New lockdown restrictions to be imposed across much of England from Saturday could be the â€œdeath knellâ€ for many pubs and restaurants, the government has been told, as business groups voiced concerns about of a wave of job losses within weeks.
London, Essex, York and parts of Derbyshire are among the regions that will be subject to tougher, tier 2 curbs, meaning people from multiple households will not be allowed to mix in venues such as pubs, restaurants and bars.
Almost a third of restaurants (8,468) and more than one in seven pubs (5,000-plus) in England will be affected by the measures announced on Thursday, according to the real estate adviser Altus Group.
Robert Hayton, an Altus executive, said: â€œFurther restrictive measures that adversely impacts trade, already at far lower levels than before the pandemic, without any discerning targeted support, could be the death knell.â€
The hospitality trade has already suffered a plunge in sales after the introduction of restrictions including the 10pm curfew and the â€œrule of sixâ€ , which have led to a reduction in footfall in town and city centres. Pubs and bars that serve little or no food have suffered the most because they have not benefited from the â€œeat out to help outâ€ scheme or a temporary VAT cut on food.
The head of the trade body UKHospitalitysaid the new measures were the â€œworst of both worldsâ€ because they would damage trade but did not come without with the same financial support available to firms in areas designated tier 3, where pubs and bars must close unless they serve substantial meals.
The organisation fears London venues will be particularly badly affected because they are already reeling from the loss of trade from tourists and office workers.
â€œA move into tier 2 will now be catastrophic for some of them and it is only going to be made worse by the end of the furlough scheme in under two weeks,â€ said Kate Nicholls, the head of UKHospitality.
Hospitality bosses have previously warned that 300,000 jobs could be lost without a sector-specific bailout.
Nicholls called on the government to provide a financial safety net by allowing hospitality firms to waive contributions to Chancellor Rishi Sunakâ€™s jobs support scheme â€“ which requires companies to pay 55% of an employeeâ€™s monthly wages â€“ or by giving them the same support available to firms in tier 3 regions, which includes covering two-thirds of the pay for workers in companies forced to close by the restrictions.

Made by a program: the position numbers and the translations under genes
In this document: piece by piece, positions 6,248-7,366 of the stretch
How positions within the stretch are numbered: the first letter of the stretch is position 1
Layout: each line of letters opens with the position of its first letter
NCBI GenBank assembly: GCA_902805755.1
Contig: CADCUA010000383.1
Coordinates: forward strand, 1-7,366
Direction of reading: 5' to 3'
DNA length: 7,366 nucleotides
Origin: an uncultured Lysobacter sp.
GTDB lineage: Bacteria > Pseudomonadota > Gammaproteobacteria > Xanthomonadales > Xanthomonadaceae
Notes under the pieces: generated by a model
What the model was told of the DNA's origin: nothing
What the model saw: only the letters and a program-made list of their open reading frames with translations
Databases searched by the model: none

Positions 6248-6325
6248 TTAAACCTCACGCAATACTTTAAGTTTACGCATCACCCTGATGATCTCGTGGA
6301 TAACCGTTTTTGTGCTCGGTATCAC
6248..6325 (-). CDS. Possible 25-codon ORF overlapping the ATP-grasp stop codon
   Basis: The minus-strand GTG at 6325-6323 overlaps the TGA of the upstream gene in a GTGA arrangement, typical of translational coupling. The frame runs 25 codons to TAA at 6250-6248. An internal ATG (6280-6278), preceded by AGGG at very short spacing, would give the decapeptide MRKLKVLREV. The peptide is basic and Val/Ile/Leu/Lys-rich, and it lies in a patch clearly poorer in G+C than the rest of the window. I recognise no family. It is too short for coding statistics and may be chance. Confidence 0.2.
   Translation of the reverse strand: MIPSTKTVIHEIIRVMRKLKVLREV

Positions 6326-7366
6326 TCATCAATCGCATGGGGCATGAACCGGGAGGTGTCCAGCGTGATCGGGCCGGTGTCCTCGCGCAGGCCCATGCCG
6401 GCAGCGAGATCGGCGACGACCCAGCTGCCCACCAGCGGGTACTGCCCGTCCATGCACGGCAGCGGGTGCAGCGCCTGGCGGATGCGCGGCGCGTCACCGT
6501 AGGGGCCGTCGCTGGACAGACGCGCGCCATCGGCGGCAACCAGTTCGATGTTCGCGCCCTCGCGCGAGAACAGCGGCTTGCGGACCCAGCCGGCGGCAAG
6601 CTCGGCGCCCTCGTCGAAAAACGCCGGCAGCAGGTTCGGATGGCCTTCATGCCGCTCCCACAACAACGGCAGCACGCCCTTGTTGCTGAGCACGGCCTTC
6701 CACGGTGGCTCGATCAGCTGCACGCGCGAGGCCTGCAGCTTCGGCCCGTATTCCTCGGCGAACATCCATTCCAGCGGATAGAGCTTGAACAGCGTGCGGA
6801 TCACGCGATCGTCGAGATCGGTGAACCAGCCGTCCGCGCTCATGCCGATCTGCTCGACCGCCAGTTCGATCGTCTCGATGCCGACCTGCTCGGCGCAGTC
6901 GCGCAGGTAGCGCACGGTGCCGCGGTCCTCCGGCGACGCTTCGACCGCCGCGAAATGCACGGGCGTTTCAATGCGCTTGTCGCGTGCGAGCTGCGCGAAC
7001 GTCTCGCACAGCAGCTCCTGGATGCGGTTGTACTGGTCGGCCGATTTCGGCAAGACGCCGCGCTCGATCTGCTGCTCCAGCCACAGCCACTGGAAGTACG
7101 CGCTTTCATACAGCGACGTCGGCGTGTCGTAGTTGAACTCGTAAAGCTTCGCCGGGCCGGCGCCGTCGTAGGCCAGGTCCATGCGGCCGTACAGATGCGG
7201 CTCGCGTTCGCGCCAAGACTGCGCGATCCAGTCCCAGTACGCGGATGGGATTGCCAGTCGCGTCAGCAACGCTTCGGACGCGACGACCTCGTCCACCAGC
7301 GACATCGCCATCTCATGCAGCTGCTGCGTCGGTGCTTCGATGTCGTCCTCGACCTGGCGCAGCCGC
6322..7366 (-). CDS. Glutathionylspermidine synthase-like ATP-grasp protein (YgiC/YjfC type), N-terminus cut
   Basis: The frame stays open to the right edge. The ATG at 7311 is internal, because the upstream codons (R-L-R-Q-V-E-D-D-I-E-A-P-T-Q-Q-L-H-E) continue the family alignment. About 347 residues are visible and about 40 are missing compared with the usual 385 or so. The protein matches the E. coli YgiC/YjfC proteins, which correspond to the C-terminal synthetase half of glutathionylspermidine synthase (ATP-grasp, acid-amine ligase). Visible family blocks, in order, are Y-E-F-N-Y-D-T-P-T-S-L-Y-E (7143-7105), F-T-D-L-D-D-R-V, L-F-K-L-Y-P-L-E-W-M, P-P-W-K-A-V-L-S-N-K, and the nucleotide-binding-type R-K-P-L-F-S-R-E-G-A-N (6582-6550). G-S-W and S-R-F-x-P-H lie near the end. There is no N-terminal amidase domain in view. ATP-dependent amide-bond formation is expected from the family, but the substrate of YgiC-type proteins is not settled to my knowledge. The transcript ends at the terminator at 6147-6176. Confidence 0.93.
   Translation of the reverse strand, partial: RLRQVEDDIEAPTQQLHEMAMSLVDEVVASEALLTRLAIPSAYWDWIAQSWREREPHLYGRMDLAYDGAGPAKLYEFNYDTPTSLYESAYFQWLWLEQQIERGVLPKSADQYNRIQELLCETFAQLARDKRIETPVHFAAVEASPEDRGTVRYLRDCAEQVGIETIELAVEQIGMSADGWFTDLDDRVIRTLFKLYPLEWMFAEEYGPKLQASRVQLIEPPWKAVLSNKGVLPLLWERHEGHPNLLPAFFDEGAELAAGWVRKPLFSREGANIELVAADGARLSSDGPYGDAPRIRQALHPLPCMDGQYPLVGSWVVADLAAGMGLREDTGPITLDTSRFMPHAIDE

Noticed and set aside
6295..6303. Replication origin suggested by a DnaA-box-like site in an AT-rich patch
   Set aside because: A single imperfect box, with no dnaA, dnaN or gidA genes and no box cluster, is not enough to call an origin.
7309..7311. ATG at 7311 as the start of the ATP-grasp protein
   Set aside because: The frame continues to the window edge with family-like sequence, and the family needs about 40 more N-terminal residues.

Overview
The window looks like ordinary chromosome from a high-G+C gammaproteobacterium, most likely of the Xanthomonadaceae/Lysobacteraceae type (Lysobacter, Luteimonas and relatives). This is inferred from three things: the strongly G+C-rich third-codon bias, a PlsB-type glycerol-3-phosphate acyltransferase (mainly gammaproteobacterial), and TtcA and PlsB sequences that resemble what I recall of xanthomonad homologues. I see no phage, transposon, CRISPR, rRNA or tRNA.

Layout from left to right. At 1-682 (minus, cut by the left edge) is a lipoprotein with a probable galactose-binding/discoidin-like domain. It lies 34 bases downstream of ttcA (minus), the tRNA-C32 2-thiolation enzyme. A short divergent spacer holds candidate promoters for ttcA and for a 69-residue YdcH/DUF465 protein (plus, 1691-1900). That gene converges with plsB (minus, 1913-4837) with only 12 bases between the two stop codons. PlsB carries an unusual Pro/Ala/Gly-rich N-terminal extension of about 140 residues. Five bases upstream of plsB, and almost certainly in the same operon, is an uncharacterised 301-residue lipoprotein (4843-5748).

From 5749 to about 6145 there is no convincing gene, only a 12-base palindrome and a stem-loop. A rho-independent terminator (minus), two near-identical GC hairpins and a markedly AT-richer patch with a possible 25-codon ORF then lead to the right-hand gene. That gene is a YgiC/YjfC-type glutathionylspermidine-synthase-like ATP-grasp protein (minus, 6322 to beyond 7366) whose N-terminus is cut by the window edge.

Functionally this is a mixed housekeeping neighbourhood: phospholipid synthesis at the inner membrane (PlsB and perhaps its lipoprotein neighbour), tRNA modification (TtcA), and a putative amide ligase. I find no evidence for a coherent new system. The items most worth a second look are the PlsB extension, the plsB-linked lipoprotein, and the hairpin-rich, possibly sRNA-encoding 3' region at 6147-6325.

â€œIf it [the government] does not, we are looking at catastrophic businesses closures and widespread job losses in the capital as early as 1 November,â€ she said.
The chief executive of the British Beer & Pubs Association (BBPA), Emma McClarkin, called on the government to â€œdo the right thingâ€ by announcing a targeted financial support package, warning that permanent closures would be unavoidable without it.
With London braced for local restrictions akin to those already imposed on vast swathes of England, groups focused on the capitalâ€™s prosperity urged the government to ensure the measures could be lifted as soon as possible.
â€œIf tough action now means we can save lives and avoid a more severe lockdown later, then businesses in the capital will hope that these short-term measures will prevent worse to come,â€ said Jasmine Whitbread, chief executive of London First.
â€œTransparency over how any measures are expected to reduce transmission and when they will be lifted as rates fall will be crucial for building confidence. The government must not repeat the mistakes of the summer and must use this time to fix the track and trace system and put in further support for those businesses unable to trade, including extending business rate and VAT reliefs.â€
The Confederation of British Industry â€“ the UKâ€™s largest business lobby group â€“ called the imposition of tier 2 measures in London a â€œsevere setbackâ€ and urged the government and London Mayor Sadiq Khan to use all tools at their disposal to protect jobs.
While businesses affected by tier 2 restrictions are not eligible for extra support, those hit by the highest tier 3 curbs can get Â£3,000 a week cash grants and an increased contribution from the state as part of Sunakâ€™s job support scheme.
The London Chamber of Commerce said many businesses in the capital would prefer to be subject to tougher restrictions if it meant they could access that support.